Kurt: Each song holds a special meaning. Our family went through hard times from the end of 2014 to early 2015. I explained the feelings I had during these times through ‘Moon.’ The lyrics are about whether it is okay to live the way I live now. Many people consider it a love song, but its meaning is rather ambiguous. In detail, I sing a song about my current self and the self I desire to be. That is why I can be immersed in emotion while singing this song more than any other song. ‘Make You Silly’ is a song I wrote while thinking of a former band member. He was always strict about doing exactly as he was taught. While observing him, I questioned whether it was wrong to be somewhat silly. I believe we live our lives seriously as if terrible things have happened. We chose ‘Make You Silly’ as the title song of our album. It is not only a powerful repertoire but also the song captures my thoughts the most.
What song is your favorite to perform live?
Henny: “Make You Silly” is a song that is easy for everyone sing along to. It should then be followed by “Let’s Dance”, a song with rocking energy.
Kurt: We thought “Let’s Dance” always got the most explosive response. However, I met a number of fans who say they were drawn in to Laybricks’ music because of “Don’t Worry”. This was when I realized that we often sing “Don’t Worry” as the first song during our live sets, and by the time it ends, the audience has become so excited that it cheers us up.
You have a lot of experience playing at clubs in Hongdae. What was the most memorable performance and why?
Henny: I have a habit of forgetting bad memories as soon as possible, so most memories left in my mind are beautiful ones. As far as I can remember, one of the remarkable performances was our album release party. We were so pumped up, as the whole audience must be our supporters, who came to the gig to celebrate us!
Kurt: We do a lot of live performances and remember almost every moment. Among the memories, the NAVER X Live Club Day showcase was stunning, more than any of the others. Even though we were super rookies at that time, we thankfully got a chance to perform. We played for a pretty short time, but we devoted all of our energy on the club FF stage. After the gig, I still remember Henny and I were so satisfied that we both smiled. Not only were we satisfied with the quality of the performance, but also we were proud that we devoted all of our energy.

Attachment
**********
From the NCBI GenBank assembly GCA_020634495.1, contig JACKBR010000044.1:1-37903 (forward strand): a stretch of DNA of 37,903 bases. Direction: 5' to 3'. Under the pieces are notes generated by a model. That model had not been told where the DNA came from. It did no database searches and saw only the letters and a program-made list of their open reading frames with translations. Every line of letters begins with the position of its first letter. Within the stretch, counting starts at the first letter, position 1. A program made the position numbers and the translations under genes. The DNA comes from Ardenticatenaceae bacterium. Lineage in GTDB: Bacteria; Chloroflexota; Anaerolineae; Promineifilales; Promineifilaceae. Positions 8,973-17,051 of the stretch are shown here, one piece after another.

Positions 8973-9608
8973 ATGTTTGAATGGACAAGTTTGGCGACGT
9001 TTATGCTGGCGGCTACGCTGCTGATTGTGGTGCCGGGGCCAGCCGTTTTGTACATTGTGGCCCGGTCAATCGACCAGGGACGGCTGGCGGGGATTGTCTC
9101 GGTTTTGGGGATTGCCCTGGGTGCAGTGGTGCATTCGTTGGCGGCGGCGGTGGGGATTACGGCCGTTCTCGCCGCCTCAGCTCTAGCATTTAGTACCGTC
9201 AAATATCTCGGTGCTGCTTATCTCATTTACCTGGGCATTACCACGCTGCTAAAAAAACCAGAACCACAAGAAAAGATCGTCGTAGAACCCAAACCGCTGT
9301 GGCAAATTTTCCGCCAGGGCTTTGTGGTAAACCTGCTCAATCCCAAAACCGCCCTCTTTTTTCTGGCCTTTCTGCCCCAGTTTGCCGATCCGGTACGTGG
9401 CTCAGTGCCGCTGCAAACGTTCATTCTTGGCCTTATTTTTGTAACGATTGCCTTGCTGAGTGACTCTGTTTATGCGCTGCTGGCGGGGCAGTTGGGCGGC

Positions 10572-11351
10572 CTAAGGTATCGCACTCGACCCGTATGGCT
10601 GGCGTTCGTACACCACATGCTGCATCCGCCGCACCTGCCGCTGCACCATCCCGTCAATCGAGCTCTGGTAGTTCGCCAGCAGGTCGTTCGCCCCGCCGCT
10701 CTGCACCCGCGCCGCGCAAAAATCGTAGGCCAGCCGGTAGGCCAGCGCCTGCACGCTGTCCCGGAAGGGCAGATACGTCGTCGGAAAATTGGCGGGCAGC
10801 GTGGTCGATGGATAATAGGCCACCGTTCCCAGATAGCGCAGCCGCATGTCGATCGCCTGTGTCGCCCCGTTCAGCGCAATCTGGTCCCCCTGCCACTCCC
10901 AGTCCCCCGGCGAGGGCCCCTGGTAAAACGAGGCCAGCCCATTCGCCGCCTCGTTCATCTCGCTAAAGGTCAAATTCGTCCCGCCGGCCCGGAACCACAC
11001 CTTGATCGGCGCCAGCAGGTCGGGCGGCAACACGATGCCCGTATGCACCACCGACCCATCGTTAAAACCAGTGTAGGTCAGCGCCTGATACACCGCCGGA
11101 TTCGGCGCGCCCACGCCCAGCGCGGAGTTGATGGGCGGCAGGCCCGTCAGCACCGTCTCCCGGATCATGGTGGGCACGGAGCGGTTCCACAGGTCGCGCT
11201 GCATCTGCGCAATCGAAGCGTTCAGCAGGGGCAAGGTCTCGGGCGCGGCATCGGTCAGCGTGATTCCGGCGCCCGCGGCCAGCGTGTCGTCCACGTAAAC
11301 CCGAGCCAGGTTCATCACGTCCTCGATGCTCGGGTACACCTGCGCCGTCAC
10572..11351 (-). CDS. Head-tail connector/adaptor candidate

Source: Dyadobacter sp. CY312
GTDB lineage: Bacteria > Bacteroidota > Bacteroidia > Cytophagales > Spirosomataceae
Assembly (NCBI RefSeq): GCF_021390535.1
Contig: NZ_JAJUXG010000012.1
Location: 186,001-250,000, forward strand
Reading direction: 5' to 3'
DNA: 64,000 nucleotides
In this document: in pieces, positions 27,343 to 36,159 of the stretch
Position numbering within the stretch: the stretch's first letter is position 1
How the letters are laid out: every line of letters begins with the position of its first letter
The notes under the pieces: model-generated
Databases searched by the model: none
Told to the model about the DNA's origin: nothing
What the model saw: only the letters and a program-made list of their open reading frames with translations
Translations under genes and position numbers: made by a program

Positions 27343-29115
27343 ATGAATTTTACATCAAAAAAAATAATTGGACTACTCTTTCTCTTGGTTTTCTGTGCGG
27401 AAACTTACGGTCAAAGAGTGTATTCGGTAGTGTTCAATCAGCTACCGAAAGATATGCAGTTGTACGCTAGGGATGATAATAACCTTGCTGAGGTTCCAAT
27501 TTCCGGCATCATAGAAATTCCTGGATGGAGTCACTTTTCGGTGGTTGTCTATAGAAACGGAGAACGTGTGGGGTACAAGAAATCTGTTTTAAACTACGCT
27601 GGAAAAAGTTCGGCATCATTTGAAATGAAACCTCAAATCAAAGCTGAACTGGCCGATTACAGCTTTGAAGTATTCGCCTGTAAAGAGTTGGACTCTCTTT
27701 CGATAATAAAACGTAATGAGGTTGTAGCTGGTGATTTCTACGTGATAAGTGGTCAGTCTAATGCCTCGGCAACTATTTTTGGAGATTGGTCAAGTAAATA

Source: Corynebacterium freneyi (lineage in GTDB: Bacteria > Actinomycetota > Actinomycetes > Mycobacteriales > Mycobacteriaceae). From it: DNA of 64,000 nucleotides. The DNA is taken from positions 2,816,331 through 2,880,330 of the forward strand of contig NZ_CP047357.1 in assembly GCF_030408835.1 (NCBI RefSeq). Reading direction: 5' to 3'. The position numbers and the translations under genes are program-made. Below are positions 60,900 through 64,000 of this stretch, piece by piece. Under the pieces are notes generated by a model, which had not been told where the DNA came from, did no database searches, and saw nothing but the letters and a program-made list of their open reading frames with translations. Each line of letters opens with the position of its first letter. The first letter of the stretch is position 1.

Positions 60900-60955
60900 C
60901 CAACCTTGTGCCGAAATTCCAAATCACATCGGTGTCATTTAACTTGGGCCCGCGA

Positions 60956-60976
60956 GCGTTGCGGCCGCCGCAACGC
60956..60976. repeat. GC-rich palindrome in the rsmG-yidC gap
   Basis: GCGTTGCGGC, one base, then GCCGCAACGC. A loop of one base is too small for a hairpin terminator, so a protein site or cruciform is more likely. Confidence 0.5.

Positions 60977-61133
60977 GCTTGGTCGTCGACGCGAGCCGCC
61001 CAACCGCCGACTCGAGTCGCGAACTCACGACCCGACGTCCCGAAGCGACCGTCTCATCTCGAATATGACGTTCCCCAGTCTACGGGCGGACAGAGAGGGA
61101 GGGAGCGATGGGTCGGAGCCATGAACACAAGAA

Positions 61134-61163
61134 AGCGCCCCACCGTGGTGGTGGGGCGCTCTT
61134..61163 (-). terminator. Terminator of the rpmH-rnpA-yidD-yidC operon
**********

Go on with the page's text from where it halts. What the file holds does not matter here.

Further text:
When you are not performing, what do you do for fun?
Henny: I really love to watch movies and soap operas. I watch them almost everyday on my way to work. I used to lead a one-movie-per-day campaign. Ha, ha! Additionally, I spend time exploring YouTube. You do not notice time flying by so quickly when you watch videos on YouTube.
Kurt: I watch movies often. When I’m not watching movies, I do Laybricks-related works, such as editing photos, videos, or writing songs.
I rarely take it easy.
What are your top 3 career achievement as a musician?
Henny: The moment I and Kurt met, our first EP album release, invitation to Liverpool Sound City.
Kurt: My life in UK in 2012, our album release, and invitation to Liverpool Sound City.
In November 2015, Laybricks released their first EP, a hit in Korean indie music scene. Now, they have a reputation for mood lifting, great performance; and have the ability to impress the global music market. To prove that point they’ll take to the stage at Liverpool Sound City this month.
Welcoming the chance to perform in the UK Laybricks have extended their tour to experience UK music scene to the fullest. It looks like it will be a meaningful moment in their career as musicians.
Stay tuned to UnitedKpop & BritROK for the second part of our LayBricks interview, where we’ll find out more about their UK tour.
Follow LayBricks on social media:
- Written by Jeong Eun Sohn
- Jeong Eun is a Cultural Content Promoter based in Seoul, South Korea.
Promoting South Korea, Jasmine has worked for the Korea Foundation, British Council in Korea, and the Ministry of Gender Equality and Family.
She also leads the Seoul hub of Sofar Sounds, an indie music initiative that brings gigs to intimate spaces around the world.